They analysed government spending and - the number of registered businesses; the growth in self employment; start-up rates; survival and growth rates and then key measures like profitability and productivity.
In each case no positive correlation could be found between government money spent and the key measure identified. Now, this does not prove that government intervention is not helpful in any individual circumstance. However it does place an onus firmly on Government to prove more robustly that its schemes are working, before it commits any of taxpayer's money.
And what of financial support and investment itself?
The UK actually has remarkably competitive and sophisticated capital markets. It is a vital advantage for the UK, let alone Birmingham, and as new York wrestles with over-regulation, its an advantage we should not cede.
It's why some of the silly, political talk against the private equity market should not distract us from the facts. As the FT recently showed, the 30 biggest private equity deals, have resulted in 36,000 new jobs being created, with a net increase of 25% within those existing employment bases.
So let me be clear today. Conservatives support private equity. Lets us not forget that despite some exceptions, private equity firms increase productivity, increase innovation, and add to employment. It's a success which should be applauded, not decried.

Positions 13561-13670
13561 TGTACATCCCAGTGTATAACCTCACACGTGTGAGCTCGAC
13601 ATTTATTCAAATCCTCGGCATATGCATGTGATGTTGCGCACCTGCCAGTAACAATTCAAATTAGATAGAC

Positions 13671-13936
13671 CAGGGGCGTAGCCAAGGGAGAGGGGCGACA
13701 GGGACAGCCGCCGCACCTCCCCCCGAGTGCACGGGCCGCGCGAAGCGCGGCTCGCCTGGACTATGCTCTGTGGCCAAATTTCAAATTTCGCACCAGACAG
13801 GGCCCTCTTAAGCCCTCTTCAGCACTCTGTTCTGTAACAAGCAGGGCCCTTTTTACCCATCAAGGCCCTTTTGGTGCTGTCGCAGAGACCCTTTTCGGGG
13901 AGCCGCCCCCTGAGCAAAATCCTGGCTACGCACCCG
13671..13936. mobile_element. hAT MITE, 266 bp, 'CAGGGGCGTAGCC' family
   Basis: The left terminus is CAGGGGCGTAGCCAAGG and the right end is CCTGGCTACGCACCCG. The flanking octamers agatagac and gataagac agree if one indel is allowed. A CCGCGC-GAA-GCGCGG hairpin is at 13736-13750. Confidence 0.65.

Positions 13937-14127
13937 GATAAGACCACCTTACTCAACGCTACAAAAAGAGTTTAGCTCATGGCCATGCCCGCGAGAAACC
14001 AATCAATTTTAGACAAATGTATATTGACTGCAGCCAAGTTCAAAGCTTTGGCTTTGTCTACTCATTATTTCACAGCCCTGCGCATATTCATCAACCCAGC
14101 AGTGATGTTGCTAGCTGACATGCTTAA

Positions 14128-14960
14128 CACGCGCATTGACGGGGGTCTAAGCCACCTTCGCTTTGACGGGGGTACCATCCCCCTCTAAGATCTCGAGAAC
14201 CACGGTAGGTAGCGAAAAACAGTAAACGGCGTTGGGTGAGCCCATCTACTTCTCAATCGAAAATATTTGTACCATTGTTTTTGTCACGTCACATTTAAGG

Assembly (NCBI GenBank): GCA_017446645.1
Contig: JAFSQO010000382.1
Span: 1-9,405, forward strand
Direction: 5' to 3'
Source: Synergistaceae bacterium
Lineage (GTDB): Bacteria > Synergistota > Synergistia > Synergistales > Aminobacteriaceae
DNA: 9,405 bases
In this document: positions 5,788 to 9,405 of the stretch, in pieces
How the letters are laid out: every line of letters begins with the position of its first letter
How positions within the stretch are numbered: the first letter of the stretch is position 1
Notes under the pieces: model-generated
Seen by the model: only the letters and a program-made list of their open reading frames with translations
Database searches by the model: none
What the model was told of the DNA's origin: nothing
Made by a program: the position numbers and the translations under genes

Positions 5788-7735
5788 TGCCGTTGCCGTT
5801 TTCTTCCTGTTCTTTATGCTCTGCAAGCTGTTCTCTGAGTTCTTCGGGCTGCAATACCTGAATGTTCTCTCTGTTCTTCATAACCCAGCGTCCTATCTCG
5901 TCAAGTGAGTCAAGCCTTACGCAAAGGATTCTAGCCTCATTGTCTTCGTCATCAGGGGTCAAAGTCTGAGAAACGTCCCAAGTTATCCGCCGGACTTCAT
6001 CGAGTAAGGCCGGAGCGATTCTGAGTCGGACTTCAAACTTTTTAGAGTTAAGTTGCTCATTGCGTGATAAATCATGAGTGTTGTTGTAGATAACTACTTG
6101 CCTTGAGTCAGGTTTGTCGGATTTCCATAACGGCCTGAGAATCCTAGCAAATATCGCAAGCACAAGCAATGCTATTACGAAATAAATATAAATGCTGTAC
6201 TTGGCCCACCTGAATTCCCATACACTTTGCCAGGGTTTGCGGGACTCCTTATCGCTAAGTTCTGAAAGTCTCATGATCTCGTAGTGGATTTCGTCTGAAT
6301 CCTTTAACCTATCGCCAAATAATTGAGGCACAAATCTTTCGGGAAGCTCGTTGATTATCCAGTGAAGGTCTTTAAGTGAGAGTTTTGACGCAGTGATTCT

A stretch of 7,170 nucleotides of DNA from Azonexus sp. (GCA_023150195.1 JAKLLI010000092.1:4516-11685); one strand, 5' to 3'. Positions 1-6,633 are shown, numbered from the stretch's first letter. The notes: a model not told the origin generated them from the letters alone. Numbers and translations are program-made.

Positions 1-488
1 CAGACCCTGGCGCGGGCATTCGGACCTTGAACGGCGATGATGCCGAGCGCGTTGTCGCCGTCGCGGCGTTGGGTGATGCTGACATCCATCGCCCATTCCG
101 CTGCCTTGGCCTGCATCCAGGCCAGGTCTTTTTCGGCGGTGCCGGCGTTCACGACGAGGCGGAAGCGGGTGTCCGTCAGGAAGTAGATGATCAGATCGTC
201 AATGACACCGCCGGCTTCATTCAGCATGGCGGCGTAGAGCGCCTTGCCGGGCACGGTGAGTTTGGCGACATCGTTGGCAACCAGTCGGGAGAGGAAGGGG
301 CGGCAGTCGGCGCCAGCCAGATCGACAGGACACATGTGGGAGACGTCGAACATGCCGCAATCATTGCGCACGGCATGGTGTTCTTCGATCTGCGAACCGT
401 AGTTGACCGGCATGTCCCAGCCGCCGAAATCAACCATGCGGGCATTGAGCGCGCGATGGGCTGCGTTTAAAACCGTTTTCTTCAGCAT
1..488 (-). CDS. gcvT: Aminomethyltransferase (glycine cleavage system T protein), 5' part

The Government has identified what it believes is an important equity gap, particularly in seed stage funding upto £500,000 and then at the pre-institutional range upto £2m.
For the purposes of our debate today, let me pose two questions to you - is there really an equity gap, and should Government be directly intervening at all?
I mentioned Doug Richard earlier. He is one of several VCs who take the unconventional view here- namely that in fact the so-called equity gap is not as serious as some commentators claim.
Indeed his business, The Library House, which is a leading authority on private high growth companies, researched the UK venture capital market in detail last year.
They found that actually the UK market is alive and well, indeed the latest figures show that over 1,400 companies, were in receipt of £6.6 billion, thus making the UK venture capital portfolio the second largest in the world, behind the US.